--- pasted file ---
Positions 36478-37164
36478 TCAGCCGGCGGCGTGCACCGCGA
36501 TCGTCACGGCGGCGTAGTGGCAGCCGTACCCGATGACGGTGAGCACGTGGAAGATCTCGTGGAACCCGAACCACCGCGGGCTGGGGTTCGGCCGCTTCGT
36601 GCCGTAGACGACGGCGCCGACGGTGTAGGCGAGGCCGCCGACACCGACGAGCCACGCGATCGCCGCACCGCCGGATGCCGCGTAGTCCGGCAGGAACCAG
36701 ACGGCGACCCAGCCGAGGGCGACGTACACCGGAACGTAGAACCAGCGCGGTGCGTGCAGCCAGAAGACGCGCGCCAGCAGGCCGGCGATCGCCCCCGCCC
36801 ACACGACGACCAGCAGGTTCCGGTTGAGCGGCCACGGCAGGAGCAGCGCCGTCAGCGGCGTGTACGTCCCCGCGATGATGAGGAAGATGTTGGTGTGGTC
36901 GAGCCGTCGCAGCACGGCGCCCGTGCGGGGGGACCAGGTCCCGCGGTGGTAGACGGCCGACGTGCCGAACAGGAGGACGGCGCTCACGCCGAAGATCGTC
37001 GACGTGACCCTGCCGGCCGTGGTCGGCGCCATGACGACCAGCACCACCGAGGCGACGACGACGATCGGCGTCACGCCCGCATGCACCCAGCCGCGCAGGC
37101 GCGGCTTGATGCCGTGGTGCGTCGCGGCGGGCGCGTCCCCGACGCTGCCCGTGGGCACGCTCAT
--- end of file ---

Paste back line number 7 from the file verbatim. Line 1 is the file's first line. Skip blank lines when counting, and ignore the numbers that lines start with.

36901 GAGCCGTCGCAGCACGGCGCCCGTGCGGGGGGACCAGGTCCCGCGGTGGTAGACGGCCGACGTGCCGAACAGGAGGACGGCGCTCACGCCGAAGATCGTC